Antelope Canyon: where the deer and the antelope do not play

Once Troy mangled his ankle in the Subway in Zion, all thoughts of hiking such trails as “Fat Man’s Misery” were out of the question, so we got in the car and drove to Page, Arizona. (Note: I love that there is a canyon called ‘Fat Man’s Misery’). Page is the gateway town next to Lake Powell and Glen Canyon Dam and it’s famous for being next to Lake Powell and Glen Canyon Dam. This area is desert. The kind of desert with rocks and scrub and not a lot else. This is why we gave it to the Indians. No one at the time could think of a single reason to keep it for white people. As usual, we were short-sighted.

On the surface of things, this is what the area looks like:

You're probably thinking your ancestors made a good deal to give this to the Navajo

Take a few steps in and this small crack in the earth opens up and your job is to fit through this crack and drop down underground:

The entrance to Lower Antelope Canyon: I'll bet you're regretting that extra cupcake about now.

Welcome to Lower Antelope Canyon. To the best of my knowledge, there are zero antelope here which is kind of disappointing. I saw one cow down the road, but One Cow Canyon does not have a good advertising vibe to it. Maybe the Navajo are on to something because this place had a  boat load of people waiting to get in on the 24 person-limit tours at $26 per person. Tours leave every 30 minutes, so suck it, white man, the Navajo  are cashing in.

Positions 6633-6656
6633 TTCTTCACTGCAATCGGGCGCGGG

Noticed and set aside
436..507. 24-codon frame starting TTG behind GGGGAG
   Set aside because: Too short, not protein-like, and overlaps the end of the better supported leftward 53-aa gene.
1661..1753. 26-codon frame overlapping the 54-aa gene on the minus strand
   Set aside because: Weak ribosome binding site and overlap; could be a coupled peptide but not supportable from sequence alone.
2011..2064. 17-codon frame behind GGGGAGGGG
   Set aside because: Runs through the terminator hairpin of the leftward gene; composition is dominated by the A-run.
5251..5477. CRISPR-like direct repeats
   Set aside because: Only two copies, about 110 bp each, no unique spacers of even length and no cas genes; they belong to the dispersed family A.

Getting into Lower Antelope Canyon requires that you navigate a series of metal ladders on a near vertical descent without handrails. This is the kind of place that makes lawyers wince.

Troy, sitting part way up one of the ladders.

Once you get to the bottom, you squeeze through a series of curved walls 24 inches apart. Ahead of you is a fantastic display of color, light and shapes sculpted by water:

Lower Antelope Canyon in all its glory.

It is overwhelming and you can’t help but be struck by this canyon as there is literally no place else on earth like this.

It really does look like this.

These slot canyons look like this because of violent flash floods – rocks and debris and the sheer force of water carve the canyon walls into amazing shapes. In August of 1997, 11 people died in this canyon in a flash flood. You are 35 to 50 feet below ground and there is nowhere to go if the water shows up. It pays to pay attention to the forecast, not just there but upstream as well.

How cool is this?

Your tour guide will point out features you may miss and they always know where to take the best pictures from (thank you Victor).  Don’t forget to tip your guide because the legions of European travelers generally don’t know they should. This is not a place for anyone with balance issues, orthopedic issues or an inability to stuff yourself into a narrow crack in the earth. For those who want to see the beauty but without the 2.2 degree of difficulty in getting in, Upper Antelope Canyon is across the road and you can walk in as it is perfectly level and flat.

Upper Antelope Canyon can be walked through by anyone, except Earl who was this old guy who staggered around in front of us two years ago. But I digress.

This is a bucket list place.

Antelope Canyon